Nov 7, 2017 - 07:24pm PT
. . . platform [some innovation] that can help us reshape the world of business and transform the old order of human affairs for the better. 

Oh, brother.

I wish I had a dollar for every time I heard this kind of declaration in the past 50 years.
Ed Hartouni

Trad climber
Livermore, CA
Nov 7, 2017 - 07:54pm PT
I wish I had a dollar for every time I heard this kind of declaration in the past 50 years.

is this what you said about the internet, back in the day?
healyje

Trad climber
Portland, Oregon
Nov 7, 2017 - 09:15pm PT
Ditto television and radio. Telegraph on the other hand did dramatically change the speed of business.
healyje

Trad climber
Portland, Oregon
Nov 7, 2017 - 10:57pm PT
Bottom line with security on the internet is there is no real security until the day you can tie biometrics to transactions and trace them across all the CPU's and network devices from origination to destination. That would require a wholesale change in the way we design all computing and network devices.

The downside of such a system is it would also act as a de facto national identity program so that doesn't get people super excited. But there you have it, a choice between two evils: an internet with no anonymity or one rife with fraud - there is no in-between.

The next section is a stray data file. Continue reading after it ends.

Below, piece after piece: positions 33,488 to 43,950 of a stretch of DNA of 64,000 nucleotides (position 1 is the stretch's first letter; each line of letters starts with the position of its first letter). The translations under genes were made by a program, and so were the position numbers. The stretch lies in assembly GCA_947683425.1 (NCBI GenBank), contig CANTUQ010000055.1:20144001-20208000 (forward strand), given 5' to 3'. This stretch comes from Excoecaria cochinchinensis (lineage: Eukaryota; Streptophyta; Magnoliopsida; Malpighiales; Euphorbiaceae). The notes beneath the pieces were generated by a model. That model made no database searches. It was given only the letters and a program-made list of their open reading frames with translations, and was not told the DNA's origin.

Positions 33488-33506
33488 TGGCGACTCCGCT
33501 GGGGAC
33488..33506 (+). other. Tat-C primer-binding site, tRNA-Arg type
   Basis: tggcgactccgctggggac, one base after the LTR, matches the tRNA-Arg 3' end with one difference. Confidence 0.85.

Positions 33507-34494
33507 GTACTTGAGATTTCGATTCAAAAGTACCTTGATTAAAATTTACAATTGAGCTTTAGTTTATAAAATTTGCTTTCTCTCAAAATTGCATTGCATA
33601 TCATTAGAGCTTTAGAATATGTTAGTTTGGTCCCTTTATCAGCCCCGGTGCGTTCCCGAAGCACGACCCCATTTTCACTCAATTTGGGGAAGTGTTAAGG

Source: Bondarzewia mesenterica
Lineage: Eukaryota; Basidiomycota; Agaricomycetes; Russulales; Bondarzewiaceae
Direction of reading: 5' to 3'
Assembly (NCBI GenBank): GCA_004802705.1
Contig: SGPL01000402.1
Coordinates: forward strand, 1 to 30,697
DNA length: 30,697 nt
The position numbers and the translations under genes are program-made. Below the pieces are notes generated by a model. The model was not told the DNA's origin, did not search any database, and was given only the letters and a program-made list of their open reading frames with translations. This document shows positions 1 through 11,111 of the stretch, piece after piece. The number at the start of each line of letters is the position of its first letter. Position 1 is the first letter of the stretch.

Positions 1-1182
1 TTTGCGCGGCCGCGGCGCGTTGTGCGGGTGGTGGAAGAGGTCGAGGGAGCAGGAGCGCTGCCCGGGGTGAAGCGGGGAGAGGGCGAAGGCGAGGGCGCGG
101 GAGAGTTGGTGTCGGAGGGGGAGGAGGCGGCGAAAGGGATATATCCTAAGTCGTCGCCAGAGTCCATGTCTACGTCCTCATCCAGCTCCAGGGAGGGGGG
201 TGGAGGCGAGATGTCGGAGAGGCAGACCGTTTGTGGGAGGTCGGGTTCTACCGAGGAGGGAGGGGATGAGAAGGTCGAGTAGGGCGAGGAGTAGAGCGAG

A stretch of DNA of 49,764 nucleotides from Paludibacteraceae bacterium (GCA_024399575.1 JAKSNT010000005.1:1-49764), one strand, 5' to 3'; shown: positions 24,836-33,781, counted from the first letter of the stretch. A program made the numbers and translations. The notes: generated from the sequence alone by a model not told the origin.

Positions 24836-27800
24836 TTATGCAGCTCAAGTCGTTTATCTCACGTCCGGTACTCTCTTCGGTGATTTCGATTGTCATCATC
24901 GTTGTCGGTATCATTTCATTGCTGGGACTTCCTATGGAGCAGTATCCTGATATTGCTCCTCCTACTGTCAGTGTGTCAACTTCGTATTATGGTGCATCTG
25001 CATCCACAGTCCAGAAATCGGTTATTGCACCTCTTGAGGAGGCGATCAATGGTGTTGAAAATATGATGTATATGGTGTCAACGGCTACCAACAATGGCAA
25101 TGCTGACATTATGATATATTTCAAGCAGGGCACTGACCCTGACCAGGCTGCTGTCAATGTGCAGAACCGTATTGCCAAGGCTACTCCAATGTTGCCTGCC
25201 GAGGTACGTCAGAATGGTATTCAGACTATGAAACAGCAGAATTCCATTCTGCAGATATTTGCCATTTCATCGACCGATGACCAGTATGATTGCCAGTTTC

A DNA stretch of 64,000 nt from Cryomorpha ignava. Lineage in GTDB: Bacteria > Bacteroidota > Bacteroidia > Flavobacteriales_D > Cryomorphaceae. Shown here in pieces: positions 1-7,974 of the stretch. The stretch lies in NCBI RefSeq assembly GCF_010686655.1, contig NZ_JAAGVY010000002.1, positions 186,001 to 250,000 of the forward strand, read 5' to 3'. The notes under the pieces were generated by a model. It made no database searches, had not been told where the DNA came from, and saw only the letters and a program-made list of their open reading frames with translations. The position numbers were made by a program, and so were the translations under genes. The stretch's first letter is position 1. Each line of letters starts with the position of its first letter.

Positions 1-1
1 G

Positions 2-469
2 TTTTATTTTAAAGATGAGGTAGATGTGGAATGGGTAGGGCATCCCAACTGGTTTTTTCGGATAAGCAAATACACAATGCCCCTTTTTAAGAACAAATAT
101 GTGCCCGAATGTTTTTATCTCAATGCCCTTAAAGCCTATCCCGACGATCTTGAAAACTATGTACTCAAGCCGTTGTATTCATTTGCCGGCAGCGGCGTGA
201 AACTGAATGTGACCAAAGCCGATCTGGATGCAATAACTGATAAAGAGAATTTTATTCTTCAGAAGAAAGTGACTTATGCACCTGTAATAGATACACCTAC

Ed Hartouni

Trad climber
Livermore, CA
Nov 8, 2017 - 12:20am PT
The downside of such a system is it would also act as a de facto national identity program so that doesn't get people super excited.

that's the point of blockchain currency, it isn't centralized... no governments involved

so far the only major security problems with bitcoin are people blabbing about their wallets on social media and hackers taking over their cell phones which are used for multifactor identification and changing the passwords on all the victim's accounts... this is not a problem with the bitcoin security

healyje

Trad climber
Portland, Oregon
Nov 8, 2017 - 12:30am PT
I'm not talking about bitcoin, or blockchain, which is far too computationally expensive to use outside of securing high-value artifacts such as currencies and contracts. I'm talking about what it would require to secure the internet in general. Bitcoin and blockchain operate within a an inherently insecure ecosystem and securing that ecosystem would entail the rather draconian measures I mentioned.
Ed Hartouni

Trad climber
Livermore, CA
Nov 8, 2017 - 07:20am PT
ecurity is elusive though, and in this stateless utopia who is going to protect the integrity of the system - whatever system, of money?

in a stateless utopia is there any money?

We can make all the interesting and intelligent speculations we want about the future. Passing judgment on this technology based on those speculations is to be expected, but I doubt any of us can see where it will go.

My feeling is that the utility of blockchain technology will find itself into the "logistics" sectors, including financial transfers.

If you think the computational resources for creating blockchain are large, what about mining, refining, storing and moving tonnes of gold around?